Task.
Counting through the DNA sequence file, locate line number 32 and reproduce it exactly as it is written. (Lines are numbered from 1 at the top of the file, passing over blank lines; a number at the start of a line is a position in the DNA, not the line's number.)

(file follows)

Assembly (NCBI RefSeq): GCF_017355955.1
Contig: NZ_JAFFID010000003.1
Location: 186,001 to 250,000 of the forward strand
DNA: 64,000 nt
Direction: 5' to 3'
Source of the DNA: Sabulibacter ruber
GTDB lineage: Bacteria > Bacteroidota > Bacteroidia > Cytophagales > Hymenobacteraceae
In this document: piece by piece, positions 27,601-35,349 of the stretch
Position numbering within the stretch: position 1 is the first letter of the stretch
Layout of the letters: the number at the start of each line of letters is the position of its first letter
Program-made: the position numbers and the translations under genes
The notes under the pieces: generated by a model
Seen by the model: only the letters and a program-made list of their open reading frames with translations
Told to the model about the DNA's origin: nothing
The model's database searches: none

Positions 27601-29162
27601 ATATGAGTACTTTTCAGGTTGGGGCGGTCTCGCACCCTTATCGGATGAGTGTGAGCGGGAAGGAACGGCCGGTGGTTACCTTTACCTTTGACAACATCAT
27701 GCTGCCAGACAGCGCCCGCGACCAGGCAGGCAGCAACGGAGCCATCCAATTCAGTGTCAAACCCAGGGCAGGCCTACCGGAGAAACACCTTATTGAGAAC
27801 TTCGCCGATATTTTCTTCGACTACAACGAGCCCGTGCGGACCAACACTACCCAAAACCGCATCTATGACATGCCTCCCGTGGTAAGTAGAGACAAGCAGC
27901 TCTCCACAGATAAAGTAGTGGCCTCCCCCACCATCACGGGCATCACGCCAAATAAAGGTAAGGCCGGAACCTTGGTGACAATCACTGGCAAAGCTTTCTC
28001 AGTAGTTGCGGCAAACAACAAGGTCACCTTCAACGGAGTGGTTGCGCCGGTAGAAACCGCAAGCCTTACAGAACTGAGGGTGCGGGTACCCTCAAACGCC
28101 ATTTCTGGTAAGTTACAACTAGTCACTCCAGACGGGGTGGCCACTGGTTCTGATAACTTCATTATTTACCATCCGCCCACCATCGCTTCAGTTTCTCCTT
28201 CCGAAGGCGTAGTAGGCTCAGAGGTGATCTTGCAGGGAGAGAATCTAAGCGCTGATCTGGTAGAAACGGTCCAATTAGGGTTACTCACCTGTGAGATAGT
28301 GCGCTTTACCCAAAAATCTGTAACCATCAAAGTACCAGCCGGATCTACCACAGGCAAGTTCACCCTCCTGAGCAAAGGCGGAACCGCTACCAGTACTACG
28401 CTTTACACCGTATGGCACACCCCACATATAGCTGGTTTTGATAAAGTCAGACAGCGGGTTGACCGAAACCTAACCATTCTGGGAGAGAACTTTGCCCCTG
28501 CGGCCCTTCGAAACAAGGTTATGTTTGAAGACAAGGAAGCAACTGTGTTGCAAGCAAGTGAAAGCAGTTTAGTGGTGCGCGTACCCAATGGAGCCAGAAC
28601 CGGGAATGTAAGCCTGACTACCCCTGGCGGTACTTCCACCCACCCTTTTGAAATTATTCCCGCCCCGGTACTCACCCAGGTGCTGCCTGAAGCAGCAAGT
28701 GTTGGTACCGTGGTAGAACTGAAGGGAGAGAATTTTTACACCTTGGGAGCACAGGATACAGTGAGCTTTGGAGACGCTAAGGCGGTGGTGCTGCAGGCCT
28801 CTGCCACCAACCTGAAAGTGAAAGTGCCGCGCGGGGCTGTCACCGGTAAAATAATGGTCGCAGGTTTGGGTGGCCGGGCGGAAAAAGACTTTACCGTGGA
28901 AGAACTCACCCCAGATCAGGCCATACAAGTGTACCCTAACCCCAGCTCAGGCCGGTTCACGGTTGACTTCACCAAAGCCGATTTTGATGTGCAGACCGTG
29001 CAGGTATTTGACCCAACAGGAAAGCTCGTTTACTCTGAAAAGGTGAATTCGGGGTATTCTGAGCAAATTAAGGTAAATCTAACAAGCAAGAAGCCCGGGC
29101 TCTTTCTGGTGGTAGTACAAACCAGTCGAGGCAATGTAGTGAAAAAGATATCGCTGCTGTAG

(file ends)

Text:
29101 TCTTTCTGGTGGTAGTACAAACCAGTCGAGGCAATGTAGTGAAAAAGATATCGCTGCTGTAG